Sean is Sharpe


By Myriam Lechuga

It is an interesting phenomenon when a role becomes so identified with an actor that this portrayal becomes that character forever in the public’s mind. I’m sure this phenomenon has a number of consequences for the actor, the producers, the writers, and the director of a series or film and also for the creator of the character.

When Sean Bean, by a twist of fate, got the role of Richard Sharpe in a series based on Bernard Cornwell’s popular novels, he made the role his own. No matter the description in the early novels of Sharpe as a black haired Londoner, after 1993 Sharpe was now and forever a blond man from Yorkshire. His creation of the role is so vivid, that for some fans Richard Sharpe is almost a separate person from actor Sean Bean. The consequences for Sean Bean’s career are many, but one consequence is indisputable, that Richard Sharpe and the Sharpe series made him a huge star in the UK.



The Sharpe series is also about merit and friendship. Merit, because at a time when money was the road to promotion in the British military, Richard Sharpe, son of a prostitute and penniless orphan, rises through the ranks and becomes an officer due to his skill, intelligence, and cunning. He’s also a true gentleman, not by birth and money, but by nature and charm. Sean Bean is perfect at portraying this duality in Sharpe’s character. He skilfully portrays a man who is sure of his luck and skill in battle, yet insecure in society. Sean is also very believable in portraying Sharpe in the early episodes of the series as a natural but inexperienced leader who is at first not accepted by his men as a "proper officer". But with "tough love" he forms a strong bond with Sergeant Patrick Harper and with the Chosen Men under his command. In the clips below we see some of these layers of character in Sean Bean’s performance:

That brings me to Richard Sharpe as Romantic Hero. Why would a series about war have such a large female audience? I would say the answer is both Sean Bean and his alter ego Richard Sharpe.

How perfect for a late 20th Century female audience that Sharpe’s first love in the series is a soul mate, a woman warrior and guerilla leader, Teresa Moreno, played by Spanish actress Assumpta Serna. Teresa is Sharpe in reverse, a young woman of wealth who because of the rape and pillage of French soldiers becomes a rebel leader and a killer of the enemy. She is Sharpe’s first true love and Sean Bean as officer and gentleman knows how to turn flawlessly from soldier to lover. We can see in his eyes, and his body language that he can make us believe the battle hardened solider can also be tender, passionate, gallant, and understanding to his women.

Combine this with a dashing uniform and a handsome man, and women fans continue to follow the series, and read the books. We can get a glimpse of Sean as romantic hero in the video below of several romantic scenes between Sharpe (Sean Bean) and Teresa (Assumpta Serna):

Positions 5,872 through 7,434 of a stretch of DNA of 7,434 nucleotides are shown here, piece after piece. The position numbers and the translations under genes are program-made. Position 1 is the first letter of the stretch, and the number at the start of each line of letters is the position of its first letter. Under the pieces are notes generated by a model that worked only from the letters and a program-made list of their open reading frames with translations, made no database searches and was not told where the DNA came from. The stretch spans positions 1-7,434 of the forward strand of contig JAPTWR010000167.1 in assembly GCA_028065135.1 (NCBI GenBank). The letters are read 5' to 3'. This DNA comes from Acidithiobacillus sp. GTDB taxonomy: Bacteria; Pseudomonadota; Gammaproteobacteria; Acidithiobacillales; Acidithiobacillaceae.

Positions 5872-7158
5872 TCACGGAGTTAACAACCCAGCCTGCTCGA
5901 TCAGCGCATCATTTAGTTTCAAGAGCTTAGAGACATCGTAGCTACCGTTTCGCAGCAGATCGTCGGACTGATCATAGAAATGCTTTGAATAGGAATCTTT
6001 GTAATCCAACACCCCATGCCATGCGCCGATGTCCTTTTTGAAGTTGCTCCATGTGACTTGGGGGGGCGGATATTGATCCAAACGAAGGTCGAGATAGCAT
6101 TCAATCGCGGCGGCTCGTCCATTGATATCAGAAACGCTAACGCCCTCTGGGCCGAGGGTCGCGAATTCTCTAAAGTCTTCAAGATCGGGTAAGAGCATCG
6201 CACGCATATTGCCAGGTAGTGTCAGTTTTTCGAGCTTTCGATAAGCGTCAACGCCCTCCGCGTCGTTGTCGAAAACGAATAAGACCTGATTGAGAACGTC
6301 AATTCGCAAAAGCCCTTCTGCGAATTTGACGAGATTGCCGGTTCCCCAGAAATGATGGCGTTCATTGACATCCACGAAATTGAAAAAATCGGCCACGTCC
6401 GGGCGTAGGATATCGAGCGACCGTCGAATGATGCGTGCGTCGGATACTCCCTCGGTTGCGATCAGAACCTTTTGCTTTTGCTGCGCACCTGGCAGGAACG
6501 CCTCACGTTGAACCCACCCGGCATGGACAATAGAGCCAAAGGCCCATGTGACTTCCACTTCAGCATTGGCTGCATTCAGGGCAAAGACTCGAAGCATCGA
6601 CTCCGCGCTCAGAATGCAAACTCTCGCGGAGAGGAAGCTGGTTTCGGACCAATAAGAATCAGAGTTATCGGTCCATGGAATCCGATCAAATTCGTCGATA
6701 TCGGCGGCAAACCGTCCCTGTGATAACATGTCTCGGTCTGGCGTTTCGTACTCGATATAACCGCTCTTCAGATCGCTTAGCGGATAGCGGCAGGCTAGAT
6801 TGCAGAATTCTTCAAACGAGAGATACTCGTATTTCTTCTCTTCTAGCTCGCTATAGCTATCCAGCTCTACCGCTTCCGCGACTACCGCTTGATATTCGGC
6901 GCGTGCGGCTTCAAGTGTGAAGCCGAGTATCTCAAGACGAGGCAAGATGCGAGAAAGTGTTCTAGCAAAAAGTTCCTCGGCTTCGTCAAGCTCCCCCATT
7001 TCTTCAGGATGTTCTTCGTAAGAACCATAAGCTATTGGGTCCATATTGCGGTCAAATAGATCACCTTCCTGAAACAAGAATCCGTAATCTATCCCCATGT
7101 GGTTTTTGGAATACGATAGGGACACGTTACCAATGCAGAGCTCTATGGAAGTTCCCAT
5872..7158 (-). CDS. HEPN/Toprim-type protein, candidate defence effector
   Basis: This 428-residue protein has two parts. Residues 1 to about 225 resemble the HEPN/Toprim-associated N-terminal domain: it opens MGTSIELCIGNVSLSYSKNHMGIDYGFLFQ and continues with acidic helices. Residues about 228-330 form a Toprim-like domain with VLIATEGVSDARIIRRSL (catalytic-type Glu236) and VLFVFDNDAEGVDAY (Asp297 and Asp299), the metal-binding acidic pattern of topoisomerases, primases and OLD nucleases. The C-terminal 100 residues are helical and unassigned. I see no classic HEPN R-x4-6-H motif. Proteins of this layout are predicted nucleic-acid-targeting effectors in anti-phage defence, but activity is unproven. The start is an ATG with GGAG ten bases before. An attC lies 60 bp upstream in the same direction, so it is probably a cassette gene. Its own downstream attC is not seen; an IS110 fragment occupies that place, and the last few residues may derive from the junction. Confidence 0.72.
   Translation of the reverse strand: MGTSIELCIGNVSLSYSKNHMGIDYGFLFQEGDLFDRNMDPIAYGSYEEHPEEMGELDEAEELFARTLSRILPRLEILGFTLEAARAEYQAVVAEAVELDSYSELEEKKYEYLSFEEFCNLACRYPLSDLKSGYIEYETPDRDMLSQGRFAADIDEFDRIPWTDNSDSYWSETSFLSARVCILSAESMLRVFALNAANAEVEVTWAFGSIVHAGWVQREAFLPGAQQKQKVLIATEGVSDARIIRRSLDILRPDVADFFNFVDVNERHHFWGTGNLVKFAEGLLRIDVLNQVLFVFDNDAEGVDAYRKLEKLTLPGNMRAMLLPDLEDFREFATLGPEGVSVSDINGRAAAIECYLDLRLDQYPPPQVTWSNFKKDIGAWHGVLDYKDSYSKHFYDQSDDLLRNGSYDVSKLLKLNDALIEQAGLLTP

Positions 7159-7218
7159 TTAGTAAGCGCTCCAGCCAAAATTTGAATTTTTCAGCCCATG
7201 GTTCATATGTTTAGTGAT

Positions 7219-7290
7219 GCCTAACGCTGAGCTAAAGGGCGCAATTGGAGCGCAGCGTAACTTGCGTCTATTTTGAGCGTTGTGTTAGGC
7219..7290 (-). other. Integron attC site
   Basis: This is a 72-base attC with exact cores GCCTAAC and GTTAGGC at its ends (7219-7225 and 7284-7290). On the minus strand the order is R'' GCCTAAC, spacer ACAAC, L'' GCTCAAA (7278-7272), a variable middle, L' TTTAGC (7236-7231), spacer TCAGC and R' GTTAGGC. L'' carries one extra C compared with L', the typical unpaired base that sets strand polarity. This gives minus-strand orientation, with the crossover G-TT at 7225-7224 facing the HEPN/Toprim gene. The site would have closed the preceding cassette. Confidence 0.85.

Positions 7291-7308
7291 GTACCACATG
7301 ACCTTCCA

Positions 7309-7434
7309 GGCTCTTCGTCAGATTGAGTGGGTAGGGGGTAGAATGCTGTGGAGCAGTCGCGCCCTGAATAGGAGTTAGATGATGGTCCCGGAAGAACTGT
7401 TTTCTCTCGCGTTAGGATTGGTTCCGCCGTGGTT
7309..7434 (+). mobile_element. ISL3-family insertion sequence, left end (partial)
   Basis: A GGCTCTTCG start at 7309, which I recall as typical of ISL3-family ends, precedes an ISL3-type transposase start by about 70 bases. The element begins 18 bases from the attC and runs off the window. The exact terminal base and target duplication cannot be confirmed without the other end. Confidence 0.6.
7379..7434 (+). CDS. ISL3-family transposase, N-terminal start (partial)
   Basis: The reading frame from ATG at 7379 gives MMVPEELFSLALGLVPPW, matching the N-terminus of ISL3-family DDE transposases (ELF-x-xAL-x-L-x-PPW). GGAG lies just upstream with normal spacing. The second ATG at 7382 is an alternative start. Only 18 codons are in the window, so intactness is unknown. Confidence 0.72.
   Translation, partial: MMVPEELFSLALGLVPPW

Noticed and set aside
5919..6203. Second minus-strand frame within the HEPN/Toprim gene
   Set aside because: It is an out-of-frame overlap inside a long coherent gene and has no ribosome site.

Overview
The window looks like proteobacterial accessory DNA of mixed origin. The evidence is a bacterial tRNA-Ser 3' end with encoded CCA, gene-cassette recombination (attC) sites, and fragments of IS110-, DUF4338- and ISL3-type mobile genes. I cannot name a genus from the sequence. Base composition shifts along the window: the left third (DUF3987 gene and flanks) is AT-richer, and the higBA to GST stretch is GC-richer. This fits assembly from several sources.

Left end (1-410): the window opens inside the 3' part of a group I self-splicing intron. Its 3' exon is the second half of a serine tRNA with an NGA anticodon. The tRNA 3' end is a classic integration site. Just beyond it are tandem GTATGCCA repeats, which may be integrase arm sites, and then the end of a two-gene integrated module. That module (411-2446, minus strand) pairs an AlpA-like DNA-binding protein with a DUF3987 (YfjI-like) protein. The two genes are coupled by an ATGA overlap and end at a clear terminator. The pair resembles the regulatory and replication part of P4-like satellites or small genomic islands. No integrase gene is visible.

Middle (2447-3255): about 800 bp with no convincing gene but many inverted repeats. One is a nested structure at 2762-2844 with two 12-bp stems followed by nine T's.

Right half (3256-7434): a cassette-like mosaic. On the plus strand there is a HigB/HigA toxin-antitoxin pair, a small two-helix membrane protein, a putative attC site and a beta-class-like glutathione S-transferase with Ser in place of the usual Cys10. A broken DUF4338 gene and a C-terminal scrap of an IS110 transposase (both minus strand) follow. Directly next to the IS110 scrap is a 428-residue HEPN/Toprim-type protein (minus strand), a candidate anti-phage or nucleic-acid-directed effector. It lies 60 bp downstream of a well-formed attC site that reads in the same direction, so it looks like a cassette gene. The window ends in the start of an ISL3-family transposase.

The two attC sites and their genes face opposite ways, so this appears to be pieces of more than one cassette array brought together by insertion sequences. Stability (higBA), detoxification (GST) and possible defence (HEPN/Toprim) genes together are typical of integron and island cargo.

Richard Sharpe is the creation of Bernard Cornwell and is the main character in his series of historical novels about the British Army under the command of Arthur Wellesley, later the Duke of Wellington, during the Napoleonic Wars and also in India. Bernard Cornwell says of his creation:

Sharpe is a villain; he's a rogue, but he's our rogue, he's our villain.

The Sharpe television series aired in the UK between 1993 and 1997. After a break of several years, Sean returned to the role of Richard Sharpe in two series filmed in India: Sharpe’s Challenge, which aired in April 2006, and Sharpe’s Peril which aired in November 2008. For those not familiar with the books, the series, or the history behind both, you can go to our Table of Contents for more information

Richard Sharpe is a larger-than-life hero, who kills the French, is loyal to his men, fights enemies within his own ranks, and rescues damsels in distress in his spare time. For Sean Bean the challenge is keeping his Sharpe still very human, a man whose struggle the audience can identify with, whose wins we can celebrate, and whose passions we can relate to.

But did I mention that our romantic hero is not always faithful to his women? Yes, there’s that rogue part again…the bad boy women are supposed to find so irresistible. Sharpe may be true to his loves in heart and soul, but not always in body.    

One of the best speeches by Sharpe from the episode Sharpe's Siege may hold a key to the character's popularity, and Sean Bean's perfect fit for the part   "...I changed my class, I rose in the ranks, I can walk into the officer's mess but I don't expect them to be happy about it...same goes for my time with the lads. I can sit and drink tea, but I'm not one of them anymore. You make your bed and you lie in it without complaining."

What's next for Sharpe?  This Spring Sharpe and Harper will ride again onto US Public Television stations to win more battles and break more hearts.  Sharpe's Challenge is scheduled to air on PBS March 28 and Sharpe's Peril on April 4 as part of Masterpiece Classic.

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